Employee or Independent Contractor? Uber Court Moves One Step Closer to Answering This Critical Question
Many of us perhaps have grown accustomed to riding Uber and enjoy the often significant discounts that their services may provide as compared to traditional taxi companies, and a recent case is certainly closely watched because of Uber’s high profile. In the latest development involving drivers for the Uber ride-sharing service, a Federal Court in California has granted a motion to certify a class action. The Court ruled that the question of whether Uber drivers are employees, as the plaintiffs claim, or are independent contractors, can be decided on a class-wide basis. Although not deciding that question on the merits, this class-certification order provides the framework to answer the key question of whether Uber’s drivers are independent contractors or employees.
In his Order issued on September 1, 2015, Judge Edward Chen of the United States District Court for the Northern District of California certified a class of drivers from whom, the plaintiff’s claim, Uber allegedly withheld tips in violations of Section 351 of the California Labor Code. The case is entitled O’Connor v. Uber Technologies, Inc. The ultimate decision on the legal status of the independent contractor issue will likely have repercussions.
In reaching its decision, the Court extensively reviewed the California common law employment test established by the Supreme Court of California in S.G. Borello & Sons, Inc. v. Dep’t of Indus. Relations, 48 Cal. 3d 341 (1989). Under Borello, of primary importance in determining whether or not an employment relationship is present is whether the person to whom service is rendered has the right to control the manner and means of accomplishing the result desired. The Court made clear that actual control exercised by the principal is not determinative, and rather, the ability to exercise control is the relevant consideration. The fact that parties label their relationship as an independent contractor relationship is ultimately of little relevance to whether or not the relationship would be recognized in that way under the law.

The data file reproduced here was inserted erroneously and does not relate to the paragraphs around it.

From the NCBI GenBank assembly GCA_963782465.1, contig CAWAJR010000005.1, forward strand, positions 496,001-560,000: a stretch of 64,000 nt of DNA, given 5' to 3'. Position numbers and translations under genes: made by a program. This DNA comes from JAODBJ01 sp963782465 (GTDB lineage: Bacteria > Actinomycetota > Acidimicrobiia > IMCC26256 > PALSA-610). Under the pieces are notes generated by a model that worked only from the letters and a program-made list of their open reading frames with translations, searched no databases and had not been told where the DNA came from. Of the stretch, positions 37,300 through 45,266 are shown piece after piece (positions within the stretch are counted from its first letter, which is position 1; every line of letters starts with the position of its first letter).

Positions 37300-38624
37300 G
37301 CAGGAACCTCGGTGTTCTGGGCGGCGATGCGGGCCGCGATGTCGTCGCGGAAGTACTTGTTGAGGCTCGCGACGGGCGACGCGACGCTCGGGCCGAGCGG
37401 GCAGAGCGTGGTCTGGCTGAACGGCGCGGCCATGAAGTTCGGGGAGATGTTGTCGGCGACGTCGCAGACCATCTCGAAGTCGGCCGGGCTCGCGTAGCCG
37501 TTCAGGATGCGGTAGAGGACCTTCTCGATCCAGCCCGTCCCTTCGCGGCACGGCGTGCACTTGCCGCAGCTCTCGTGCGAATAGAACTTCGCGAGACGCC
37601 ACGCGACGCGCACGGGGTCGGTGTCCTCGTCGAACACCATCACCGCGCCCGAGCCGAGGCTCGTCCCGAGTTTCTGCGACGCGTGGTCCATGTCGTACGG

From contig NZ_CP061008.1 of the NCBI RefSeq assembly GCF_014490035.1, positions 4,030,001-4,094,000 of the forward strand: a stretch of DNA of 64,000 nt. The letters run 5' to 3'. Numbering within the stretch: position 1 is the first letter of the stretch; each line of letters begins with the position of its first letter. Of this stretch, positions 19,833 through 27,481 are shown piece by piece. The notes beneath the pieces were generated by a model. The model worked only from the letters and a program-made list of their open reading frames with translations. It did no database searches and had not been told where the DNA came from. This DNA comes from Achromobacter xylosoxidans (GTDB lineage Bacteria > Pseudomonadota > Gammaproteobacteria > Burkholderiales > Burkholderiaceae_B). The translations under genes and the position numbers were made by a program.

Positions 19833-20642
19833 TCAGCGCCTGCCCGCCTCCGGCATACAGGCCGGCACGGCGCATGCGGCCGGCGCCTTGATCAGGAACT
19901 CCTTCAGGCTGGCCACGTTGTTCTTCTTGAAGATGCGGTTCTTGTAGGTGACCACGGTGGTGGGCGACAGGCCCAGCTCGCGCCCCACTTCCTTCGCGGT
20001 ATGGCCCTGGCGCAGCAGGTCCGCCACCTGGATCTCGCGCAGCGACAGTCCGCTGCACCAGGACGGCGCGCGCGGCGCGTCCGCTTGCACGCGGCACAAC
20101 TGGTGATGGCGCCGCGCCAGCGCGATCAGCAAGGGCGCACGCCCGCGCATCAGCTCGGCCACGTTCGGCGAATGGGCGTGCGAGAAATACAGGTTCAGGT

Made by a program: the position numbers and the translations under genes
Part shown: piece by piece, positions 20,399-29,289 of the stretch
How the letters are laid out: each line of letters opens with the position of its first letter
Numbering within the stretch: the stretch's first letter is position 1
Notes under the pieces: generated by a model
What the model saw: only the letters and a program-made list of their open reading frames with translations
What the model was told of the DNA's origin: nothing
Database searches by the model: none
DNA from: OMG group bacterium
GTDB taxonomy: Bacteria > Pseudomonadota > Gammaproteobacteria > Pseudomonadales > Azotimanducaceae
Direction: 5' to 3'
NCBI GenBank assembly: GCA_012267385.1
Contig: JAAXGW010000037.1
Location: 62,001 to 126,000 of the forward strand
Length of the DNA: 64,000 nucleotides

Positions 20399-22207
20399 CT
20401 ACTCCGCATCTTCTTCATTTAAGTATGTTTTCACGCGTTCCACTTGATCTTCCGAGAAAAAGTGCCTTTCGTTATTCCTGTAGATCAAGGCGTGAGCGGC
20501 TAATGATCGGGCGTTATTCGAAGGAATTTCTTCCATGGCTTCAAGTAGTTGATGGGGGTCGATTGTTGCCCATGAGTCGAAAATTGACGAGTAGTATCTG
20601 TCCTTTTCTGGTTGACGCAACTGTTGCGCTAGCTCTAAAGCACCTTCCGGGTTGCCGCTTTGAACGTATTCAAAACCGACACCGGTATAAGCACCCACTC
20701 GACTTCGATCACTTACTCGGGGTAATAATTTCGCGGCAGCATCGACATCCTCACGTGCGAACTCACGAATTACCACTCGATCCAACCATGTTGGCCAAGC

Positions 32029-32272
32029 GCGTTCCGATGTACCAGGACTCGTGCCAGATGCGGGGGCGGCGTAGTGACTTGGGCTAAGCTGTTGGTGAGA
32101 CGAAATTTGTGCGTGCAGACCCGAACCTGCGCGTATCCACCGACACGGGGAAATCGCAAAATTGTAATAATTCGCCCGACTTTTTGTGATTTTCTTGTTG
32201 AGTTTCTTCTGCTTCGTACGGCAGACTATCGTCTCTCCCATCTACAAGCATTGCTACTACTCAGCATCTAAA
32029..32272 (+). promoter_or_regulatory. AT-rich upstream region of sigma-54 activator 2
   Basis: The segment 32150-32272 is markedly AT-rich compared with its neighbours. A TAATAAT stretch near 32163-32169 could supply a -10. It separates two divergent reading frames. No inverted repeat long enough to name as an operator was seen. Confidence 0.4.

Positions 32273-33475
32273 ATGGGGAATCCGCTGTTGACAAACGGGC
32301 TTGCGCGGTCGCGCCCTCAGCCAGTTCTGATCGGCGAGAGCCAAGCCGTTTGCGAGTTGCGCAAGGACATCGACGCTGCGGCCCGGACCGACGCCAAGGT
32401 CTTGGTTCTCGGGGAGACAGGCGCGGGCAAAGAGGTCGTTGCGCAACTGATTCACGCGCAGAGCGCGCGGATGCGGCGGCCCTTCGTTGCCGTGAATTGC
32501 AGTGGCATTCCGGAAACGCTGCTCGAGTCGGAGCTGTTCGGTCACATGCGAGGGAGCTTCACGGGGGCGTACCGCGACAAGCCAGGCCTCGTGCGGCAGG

This decision has relevance that reaches beyond Uber, however, and it provides another wake-up call for employers in California and beyond. Specifically, the risk to a business of improperly classifying workers as “contractors,” when in fact they are employees, is tremendous. Improperly classified workers may recover damages and penalties under a whole host of wage and hour laws, (which are most expansive in California) including for minimum wages, overtime, meal period and rest break penalties, damages for failure to provide itemized wage statements, waiting time penalties, and damages for failure to reimburse business expenses, among others. The federal and California governments can also seek to recover tax payments and associated penalties for employment taxes that the employer should have remitted. Thus the ultimate resolution as to this issue can have a devastating financial impact on any employer.
As Benjamin Franklin famously said, “An ounce of prevention is worth a pound of cure.” In light of the spotlight placed on this issue by the Uber cases, and the federal Department of Labor’s recent guidance for determining whether a contractor is really an employee, it is prudent that any employer who regularly utilizes independent contractors review carefully the particular arrangements. It is wise to consult legal counsel for advice on these matters.
If you have questions, please contact your Lathrop Gage attorney or any of the attorneys listed above.